Foundations Anonymous (1) Castanea Foundation Charles R. Wood Foundation The Community Foundation of the Greater Capital Region Gordon Foundation The Hedbring Foundation Horowitz Family Foundation, Inc. McCarthy Charities, Inc. Nordlys Foundation, Inc. The Peter and Carmen Lucia Buck Foundation, Inc. The Pew Charitable Trusts Whipstock Hill Preservation Society, Inc.
Government Erie Canalway National Heritage Corridor New York State Conservation Partnership Program* New York State Council on the Arts Decentralization Program** Rensselaer County Town of Easton Town of Schaghticoke
Cream of the Crop Anonymous (8) Ackley & Ross Funeral Home Carolina Eastern-Vail, Inc. Nan and Tom Carroll The Chazen Companies Stephan and Gina Deibel Earthshare Alexander Ewing and Winnifred Senning Philip Gitlen and Melody Mackenzie Liz Gordon and Thomas Christenfeld Margaret and David Horn John Stokowski & Sons Juniper Farm Ruth and Sandy Lamb Josh Levy and Pam Magnuson Maryann McGeorge and Susan Sanderson The McGraw Hill Companies Owl Pen Books The Phantom Laboratory Kathy and Hugh Roome Phil Sweeney Rupert Veterinary Clinic Saratoga Casino and Raceway Select Sothebys International Realty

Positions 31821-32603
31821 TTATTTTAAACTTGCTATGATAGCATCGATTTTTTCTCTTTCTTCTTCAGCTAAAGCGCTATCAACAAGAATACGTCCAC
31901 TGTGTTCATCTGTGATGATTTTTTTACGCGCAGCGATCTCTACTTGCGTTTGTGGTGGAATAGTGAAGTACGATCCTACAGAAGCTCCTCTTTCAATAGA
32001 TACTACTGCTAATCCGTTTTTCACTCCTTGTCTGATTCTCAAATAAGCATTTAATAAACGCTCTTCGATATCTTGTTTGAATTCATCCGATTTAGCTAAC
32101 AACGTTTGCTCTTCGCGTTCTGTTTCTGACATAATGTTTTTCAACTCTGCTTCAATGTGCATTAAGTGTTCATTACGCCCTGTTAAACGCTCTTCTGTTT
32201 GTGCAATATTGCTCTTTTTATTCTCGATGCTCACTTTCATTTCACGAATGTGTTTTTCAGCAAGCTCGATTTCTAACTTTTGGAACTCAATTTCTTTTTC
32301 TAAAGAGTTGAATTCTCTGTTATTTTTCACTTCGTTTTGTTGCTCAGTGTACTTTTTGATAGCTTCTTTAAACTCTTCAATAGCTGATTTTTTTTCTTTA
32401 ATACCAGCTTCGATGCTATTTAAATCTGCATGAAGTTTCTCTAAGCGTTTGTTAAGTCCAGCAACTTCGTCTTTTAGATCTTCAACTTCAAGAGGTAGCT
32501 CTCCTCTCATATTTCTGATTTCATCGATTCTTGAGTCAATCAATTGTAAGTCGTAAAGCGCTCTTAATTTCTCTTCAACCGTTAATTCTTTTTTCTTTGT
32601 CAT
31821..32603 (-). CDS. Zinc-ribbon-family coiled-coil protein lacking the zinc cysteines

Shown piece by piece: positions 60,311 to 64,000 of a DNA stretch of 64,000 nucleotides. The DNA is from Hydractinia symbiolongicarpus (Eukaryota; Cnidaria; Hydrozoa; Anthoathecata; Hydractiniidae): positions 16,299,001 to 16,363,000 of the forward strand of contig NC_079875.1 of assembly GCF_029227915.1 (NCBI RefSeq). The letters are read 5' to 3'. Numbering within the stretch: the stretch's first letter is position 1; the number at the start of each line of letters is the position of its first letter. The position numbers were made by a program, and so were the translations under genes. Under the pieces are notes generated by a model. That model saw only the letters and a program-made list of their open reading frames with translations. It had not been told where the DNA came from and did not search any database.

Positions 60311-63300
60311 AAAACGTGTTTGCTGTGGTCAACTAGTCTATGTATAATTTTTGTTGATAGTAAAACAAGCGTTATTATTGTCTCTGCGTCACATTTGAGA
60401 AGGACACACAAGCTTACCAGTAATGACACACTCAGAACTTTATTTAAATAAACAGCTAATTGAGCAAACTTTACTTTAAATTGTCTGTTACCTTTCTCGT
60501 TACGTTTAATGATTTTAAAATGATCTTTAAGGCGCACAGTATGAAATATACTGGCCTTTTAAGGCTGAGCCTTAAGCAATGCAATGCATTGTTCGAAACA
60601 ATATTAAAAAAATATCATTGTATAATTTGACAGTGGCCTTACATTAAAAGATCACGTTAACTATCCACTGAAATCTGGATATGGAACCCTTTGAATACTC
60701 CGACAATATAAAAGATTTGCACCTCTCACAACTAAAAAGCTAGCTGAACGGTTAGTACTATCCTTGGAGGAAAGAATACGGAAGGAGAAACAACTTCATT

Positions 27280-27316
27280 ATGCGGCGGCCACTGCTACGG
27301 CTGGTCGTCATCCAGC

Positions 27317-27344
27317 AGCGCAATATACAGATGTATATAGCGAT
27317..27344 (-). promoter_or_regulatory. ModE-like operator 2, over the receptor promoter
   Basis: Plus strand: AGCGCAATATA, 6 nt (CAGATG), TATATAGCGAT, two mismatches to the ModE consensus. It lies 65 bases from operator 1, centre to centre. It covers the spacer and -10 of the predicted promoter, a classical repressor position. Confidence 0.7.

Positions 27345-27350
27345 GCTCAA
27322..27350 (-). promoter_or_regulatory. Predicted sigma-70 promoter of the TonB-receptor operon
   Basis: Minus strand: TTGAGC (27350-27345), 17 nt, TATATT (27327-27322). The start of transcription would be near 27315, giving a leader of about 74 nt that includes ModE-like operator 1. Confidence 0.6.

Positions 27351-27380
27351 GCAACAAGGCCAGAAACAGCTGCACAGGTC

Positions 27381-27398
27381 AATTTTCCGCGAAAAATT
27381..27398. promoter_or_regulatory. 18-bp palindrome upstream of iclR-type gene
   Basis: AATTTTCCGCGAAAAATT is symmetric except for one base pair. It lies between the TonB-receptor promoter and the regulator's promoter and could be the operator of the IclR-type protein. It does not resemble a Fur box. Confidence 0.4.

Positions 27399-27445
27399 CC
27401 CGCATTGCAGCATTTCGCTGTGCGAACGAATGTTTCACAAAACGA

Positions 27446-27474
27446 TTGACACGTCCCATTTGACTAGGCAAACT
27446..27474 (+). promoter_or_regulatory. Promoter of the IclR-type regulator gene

Anonymous (5) The Adirondack Trust Company Mr. James Alcott Atticus Communications Matthew and Phoebe Bender Douglas and Linda Bischoff Arthur Brod, Jr. Cargill Gordon Chaplin John and Sue Corey Farm Credit East Bertram Freed and Caroline Eastman Albert H. Garner Glens Falls National Bank James and Cheryl Gold Terry Griffin and Peter Deming Frederic Guile Denene Hisgen Kenneth and D. Nancy Johnson Barbara and Ken Kaufman KC Consulting Mineke and Andrew Knapp Matt Kopans and Dana Gliserman-Kopans Russell and Elizabeth LaCroix Joan and By Lapham Carol and Douglas Leith Susan Lepler and Michael Force Mitch and Doris Levinn Lewis Waite Farm Tupper Limbert Margaret Meath Moses Farm Nolan + Dickinson, CPAs, PLLC Jack and Cynthia Parillo Teri Ptacek Don Pompliano and Kathy Taylor Don and Lois Porter William Ralston and Joan Bleikamp Robert Reilly and Alexandra Streznewski Sally and Jeff Small Stewartâ€™s Shops Stirling Brook Farms TD Bank, NA Carlos Torres Elizabeth Lynne Van Nest Wiley Brothers Tim and Kathleen Wiley Mary Ellen Williams Anne and Ethan Winter Michael and Katherine Zdeb
In Kind Services Catherine Littell Spoonful Catering Susan Sanderson Gary Stine